Centre for Health Promotion Research

The Centre for Health Promotion Research (CHPR) is one of the leading academic institutions for health promotion research in the UK.

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Page last updated 13/09/2020

Our aims

As one of the leading academic institutions for health promotion research in the UK, the Centre for Health Promotion Research has the following aims:

  • To maintain a broad and integrated programme of health promotion research which addresses local, national and international issues
  • To develop research capacity and support practice-based health promotion research; with a particular focus upon practice within communities drawing upon the role of Health Together
  • To develop collaborative research, locally, nationally and internationally, which advances the evidence base for health promotion
  • To disseminate and research widely through reports, journals, seminars, newsletters etc.; and to influence policy and practice via engagement with relevant organisations
  • To provide a forum for exchanging ideas on the principles and practice of health promotion research.

We have been commissioned to conduct research and evaluation by organisations such as NICE, Public Health England, NHS Health Scotland, Department of Health, Department for Transport, Local Government and the NIHR as well as third sector organisations, like Shelter, Hamara and the Jigsaw Visitors' Centre at HMP Leeds.

EXPERTISE WITHIN THE institute COVER A BROAD spectrum OF health promotion DISCIPLINES, INCLUDING:

  • Community health and well-being
  • Empowerment
  • Gender and health promotion
  • Prison health
  • Workplace health and well-being
  • Healthy schools; physical activity
  • The health promotion workforce
  • Global health and health inequalities.

Moreover, staff have experience in supporting research that uses a wide range of methodological approaches, including participatory methods.

Health Together

The Health Together team believe in the power of active citizens to improve health and wellbeing and help tackle inequalities. Active for many years in the field of community engagement the core team have developed successful programmes and policies, conducted numerous research and evaluation projects and conducted large-scale reviews of evidence and knowledge on what really is effective.

The Health Together team believe in the power of active citizens to improve health and wellbeing and help tackle inequalities. Active for many years in the field of community engagement the core team have developed successful programmes and policies, conducted numerous research and evaluation projects and conducted large-scale reviews of evidence and knowledge on what really is effective.

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Our Experts

Postgraduate study

Our research expertise is diverse and wide-ranging and has contributed to developing policy and practice in many areas. Our centre undertakes commissioned research and evaluation activity which not only contributes to the evidence-base, but directly feeds into teaching and learning activities.

Research degrees

As well as our taught programmes we also offer a range of postgraduate research degrees in the areas above, if you are interested please contact Dr James Woodhall - j.woodall@leedsbeckett.ac.uk.

  1. Partnerships

    CHPR staff work in partnership with national and international governmental and non-governmental organisations, health and social care professionals and other academic researchers to produce research that is timely and relevant. Professor Jane South is currently seconded to Public Health England as National Advisor for Communities.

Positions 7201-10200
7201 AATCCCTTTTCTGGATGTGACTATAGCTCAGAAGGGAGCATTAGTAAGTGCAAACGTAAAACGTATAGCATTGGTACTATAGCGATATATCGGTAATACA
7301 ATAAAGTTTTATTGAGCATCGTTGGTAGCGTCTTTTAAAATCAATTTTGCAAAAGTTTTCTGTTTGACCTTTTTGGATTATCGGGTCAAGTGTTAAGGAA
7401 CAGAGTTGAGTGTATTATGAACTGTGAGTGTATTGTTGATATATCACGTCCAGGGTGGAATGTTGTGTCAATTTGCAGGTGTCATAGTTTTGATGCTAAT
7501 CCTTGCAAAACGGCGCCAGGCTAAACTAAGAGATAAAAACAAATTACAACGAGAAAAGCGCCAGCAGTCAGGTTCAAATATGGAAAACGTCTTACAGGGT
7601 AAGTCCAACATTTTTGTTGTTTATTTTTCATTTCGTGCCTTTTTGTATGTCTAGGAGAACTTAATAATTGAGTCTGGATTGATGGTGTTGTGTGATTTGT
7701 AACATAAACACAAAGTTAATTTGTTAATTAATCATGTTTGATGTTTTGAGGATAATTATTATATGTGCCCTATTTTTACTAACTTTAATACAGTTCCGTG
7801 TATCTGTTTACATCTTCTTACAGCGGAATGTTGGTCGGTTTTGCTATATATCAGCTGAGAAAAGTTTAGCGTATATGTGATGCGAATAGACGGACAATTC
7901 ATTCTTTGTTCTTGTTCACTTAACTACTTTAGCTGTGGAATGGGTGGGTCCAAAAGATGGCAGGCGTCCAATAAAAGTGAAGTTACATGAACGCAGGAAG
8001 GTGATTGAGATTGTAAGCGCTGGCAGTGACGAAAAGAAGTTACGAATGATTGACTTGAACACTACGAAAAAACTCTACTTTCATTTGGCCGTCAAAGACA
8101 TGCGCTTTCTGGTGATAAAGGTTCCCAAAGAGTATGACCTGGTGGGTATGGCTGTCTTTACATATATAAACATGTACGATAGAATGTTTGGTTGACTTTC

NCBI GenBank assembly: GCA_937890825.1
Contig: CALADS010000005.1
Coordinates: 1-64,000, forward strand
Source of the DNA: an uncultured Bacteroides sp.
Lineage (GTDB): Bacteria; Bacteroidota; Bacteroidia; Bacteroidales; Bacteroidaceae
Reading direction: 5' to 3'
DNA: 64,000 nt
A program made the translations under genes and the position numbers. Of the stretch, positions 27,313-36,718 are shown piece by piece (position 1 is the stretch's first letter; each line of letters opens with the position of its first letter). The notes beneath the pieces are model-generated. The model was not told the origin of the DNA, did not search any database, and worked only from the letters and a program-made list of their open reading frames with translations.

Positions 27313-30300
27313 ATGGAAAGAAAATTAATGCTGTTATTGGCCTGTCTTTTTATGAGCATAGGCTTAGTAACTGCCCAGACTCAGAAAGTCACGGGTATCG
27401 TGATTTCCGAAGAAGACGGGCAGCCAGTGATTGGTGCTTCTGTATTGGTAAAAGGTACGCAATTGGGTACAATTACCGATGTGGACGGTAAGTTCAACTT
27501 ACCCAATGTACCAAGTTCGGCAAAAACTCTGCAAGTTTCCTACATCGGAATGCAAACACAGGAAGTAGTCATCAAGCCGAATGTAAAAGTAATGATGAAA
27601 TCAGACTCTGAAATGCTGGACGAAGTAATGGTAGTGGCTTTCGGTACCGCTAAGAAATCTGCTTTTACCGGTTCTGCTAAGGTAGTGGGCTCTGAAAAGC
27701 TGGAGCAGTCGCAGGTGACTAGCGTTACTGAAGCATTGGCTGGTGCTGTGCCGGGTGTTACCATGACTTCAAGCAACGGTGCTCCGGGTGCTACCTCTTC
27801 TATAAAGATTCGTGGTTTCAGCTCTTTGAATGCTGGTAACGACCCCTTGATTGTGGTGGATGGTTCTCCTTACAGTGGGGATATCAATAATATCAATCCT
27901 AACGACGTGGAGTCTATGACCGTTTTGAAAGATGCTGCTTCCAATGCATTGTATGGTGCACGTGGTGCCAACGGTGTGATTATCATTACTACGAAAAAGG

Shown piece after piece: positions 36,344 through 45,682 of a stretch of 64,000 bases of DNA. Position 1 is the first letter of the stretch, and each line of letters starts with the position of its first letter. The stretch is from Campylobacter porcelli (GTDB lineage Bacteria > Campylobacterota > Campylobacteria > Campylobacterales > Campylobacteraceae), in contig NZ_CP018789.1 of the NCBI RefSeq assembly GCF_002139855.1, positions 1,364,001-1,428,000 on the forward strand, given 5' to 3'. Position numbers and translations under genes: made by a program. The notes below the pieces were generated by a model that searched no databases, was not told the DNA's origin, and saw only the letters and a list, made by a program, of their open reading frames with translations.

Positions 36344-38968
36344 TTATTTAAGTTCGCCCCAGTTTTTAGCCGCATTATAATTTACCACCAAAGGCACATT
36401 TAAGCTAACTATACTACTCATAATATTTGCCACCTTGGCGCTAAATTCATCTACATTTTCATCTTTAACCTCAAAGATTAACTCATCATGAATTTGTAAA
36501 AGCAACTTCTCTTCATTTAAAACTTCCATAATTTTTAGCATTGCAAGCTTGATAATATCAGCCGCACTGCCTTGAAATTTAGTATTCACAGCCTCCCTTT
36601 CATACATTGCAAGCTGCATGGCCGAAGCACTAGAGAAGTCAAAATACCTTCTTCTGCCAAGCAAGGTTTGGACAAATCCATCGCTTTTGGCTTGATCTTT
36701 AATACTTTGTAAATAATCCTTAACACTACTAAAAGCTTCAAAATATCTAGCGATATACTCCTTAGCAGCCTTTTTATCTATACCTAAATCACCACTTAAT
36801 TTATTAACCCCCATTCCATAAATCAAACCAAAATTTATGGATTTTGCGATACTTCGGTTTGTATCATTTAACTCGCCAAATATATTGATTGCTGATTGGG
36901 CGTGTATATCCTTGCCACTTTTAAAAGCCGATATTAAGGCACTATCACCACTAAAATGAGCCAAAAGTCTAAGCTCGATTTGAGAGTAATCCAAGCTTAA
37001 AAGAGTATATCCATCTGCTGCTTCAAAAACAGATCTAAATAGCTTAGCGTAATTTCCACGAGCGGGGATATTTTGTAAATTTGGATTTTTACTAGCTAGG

Articles

  • Cross, R.M. and Warwick-Booth, L. (2018) Evaluating a gender-specific intensive intervention programme: young women's voices and experiences. Health Education Journal, March.
  • Cross, R.M. and Warwick-Booth, L. (2018) Neoliberal salvation through a gendered intervention: A critical analysis of vulnerable young women's talk. Alternative Routes: A Journal of Critical Social Research.
  • Southby, K. and Gamsu, M. (2018) Factors affecting general practice collaboration with voluntary and community sector organisations. Health & social care in the community, January.
  • Southby, K. and Robinson, O. (2017) Information, Advocacy and Signposting as a Low-Level Support for Adults with High-Functioning Autism Spectrum Disorder: An Example from the UK.Journal of Autism and Developmental Disorders, October.
  • Southby, K. (2017) Reflecting on (the challenge of) conducting participatory research as a research-degree student.Research for All, January.
  • Southby, K. (2016) Barriers to non-residential respite care for adults with moderate to complex needs: A UK perspective. Journal of intellectual disabilities : JOID, July.

Books

  • Warwick-Booth, L. and Cross, R.M. (2018) Global Health Studies A Social Determinants Perspective. Cambridge: Polity.
  • Warwick-Booth, L. (2013) Social Inequality. SAGE. – updated edition will be published 2018 – 2nd edition

Book Chapters

  • Warwick-Booth, L. and Cross, R. (2017) A delivery model of a gender-specific intervention approach – Lessons for policy makers. In: Nico, M. and Taru, M. eds. Youth Knowledge book # 21 “Needles in haystacks. Finding a way forward for cross-sectoral youth policy. Council of Europe, pp. 241-256

CONTACT - Professor Jane South 

Study with us

the graduate school

Study for a research degree at Leeds Beckett and you'll join a thriving academic community in an inspiring and supportive environment.

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